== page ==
So, let’s stick to my specific user scenario here: someone made a change to my wiki document and I’ve received a notification about it. Whether I’m initially skeptical or not – at least I take a look at it. And lo and behold: the change makes sense. A colleague has highlighted an additional aspect of the topic that I hadn’t considered so important, but it fits in well with the topic. And while doing so, they corrected a few careless mistakes I made as well. Is that an unlikely scenario? No, not at all. 

But isn’t a scenario where somebody makes my document worse also possible? That really would be annoying! In theory, it is possible, of course. But in reality, I’ve never experienced it. Especially because you have to log in to make changes. And every change shows a name. If I write nonsense, it’s documented and everyone can see it. The positive effect is that “vandalism” does not tend to take place on corporate wikis. The negative consequence can be that hardly anyone dares to write anything.

The good changes I’ve seen make me (and other users in the same situation) feel pretty good. There’s hardly any other software around that produces the same effect as a wiki: “Come on! They really changed my text for the better? I’d never have thought of it.” If you experience this once, you may dismiss it as a one-off. But if it happens five or six times, then even the greatest of idiots will know it’s because the quality of your texts is simply better when people collaborate on them together. And only a wiki can let you participate in the process like that.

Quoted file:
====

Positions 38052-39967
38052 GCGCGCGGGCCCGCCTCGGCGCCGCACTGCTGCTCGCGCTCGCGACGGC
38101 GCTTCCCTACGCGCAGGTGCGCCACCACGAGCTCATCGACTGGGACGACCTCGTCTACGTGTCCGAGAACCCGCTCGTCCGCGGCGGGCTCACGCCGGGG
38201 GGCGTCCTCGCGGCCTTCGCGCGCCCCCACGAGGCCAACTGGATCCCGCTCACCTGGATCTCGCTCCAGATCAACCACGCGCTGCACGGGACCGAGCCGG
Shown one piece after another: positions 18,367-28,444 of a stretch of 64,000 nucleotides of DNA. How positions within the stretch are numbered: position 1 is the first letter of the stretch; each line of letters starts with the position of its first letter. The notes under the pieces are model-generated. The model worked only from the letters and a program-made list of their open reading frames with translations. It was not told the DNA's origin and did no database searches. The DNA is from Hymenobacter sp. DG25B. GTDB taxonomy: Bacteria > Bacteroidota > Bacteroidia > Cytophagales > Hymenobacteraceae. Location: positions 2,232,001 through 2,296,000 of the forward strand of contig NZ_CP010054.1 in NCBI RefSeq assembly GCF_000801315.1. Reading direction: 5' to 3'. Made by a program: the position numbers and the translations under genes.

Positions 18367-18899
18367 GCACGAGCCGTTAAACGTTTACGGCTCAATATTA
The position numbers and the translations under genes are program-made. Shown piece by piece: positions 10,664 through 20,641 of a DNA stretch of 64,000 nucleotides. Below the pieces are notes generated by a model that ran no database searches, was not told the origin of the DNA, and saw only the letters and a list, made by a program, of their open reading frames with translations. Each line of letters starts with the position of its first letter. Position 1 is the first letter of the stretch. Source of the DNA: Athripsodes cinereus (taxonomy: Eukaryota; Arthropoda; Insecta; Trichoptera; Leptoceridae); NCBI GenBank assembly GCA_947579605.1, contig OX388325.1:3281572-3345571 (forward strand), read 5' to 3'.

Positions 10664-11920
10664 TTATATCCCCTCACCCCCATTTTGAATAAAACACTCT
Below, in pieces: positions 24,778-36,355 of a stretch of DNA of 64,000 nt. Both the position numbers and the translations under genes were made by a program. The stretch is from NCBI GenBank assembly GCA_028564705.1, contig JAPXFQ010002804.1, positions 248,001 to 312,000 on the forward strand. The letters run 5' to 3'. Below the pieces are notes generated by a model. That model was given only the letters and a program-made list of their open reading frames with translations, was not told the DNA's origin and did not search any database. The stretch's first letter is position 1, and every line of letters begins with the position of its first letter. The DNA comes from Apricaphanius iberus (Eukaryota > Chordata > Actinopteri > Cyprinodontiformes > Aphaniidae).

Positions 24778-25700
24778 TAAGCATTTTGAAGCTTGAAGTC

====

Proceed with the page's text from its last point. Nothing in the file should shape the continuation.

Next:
It’s not just that a wiki strengthens the feeling of creating better results through collaboration. Change notifications received by email are also quick and easy to digest. And these changes give me a feeling of control as the creator. Everything is okay I’m the original document creator and so far, so good, I’ve got everything under control. And in the simplest of ways without tons of work. These are the simple reasons why I don’t mind others working on my document. I stay in control knowing what happens with my work at all times. 

2. More Collaboration

Wiki pages engender collaboration through a series of small and quick changes. Typically, the process of transferring a document and collaborating on it is a fairly time-consuming and complicated task. If you work with files, you know how tedious it is when people make changes to different files and then try to combine them later into the latest single version. In fact, the whole thing is pretty terrible and nobody should have to deal with something like that!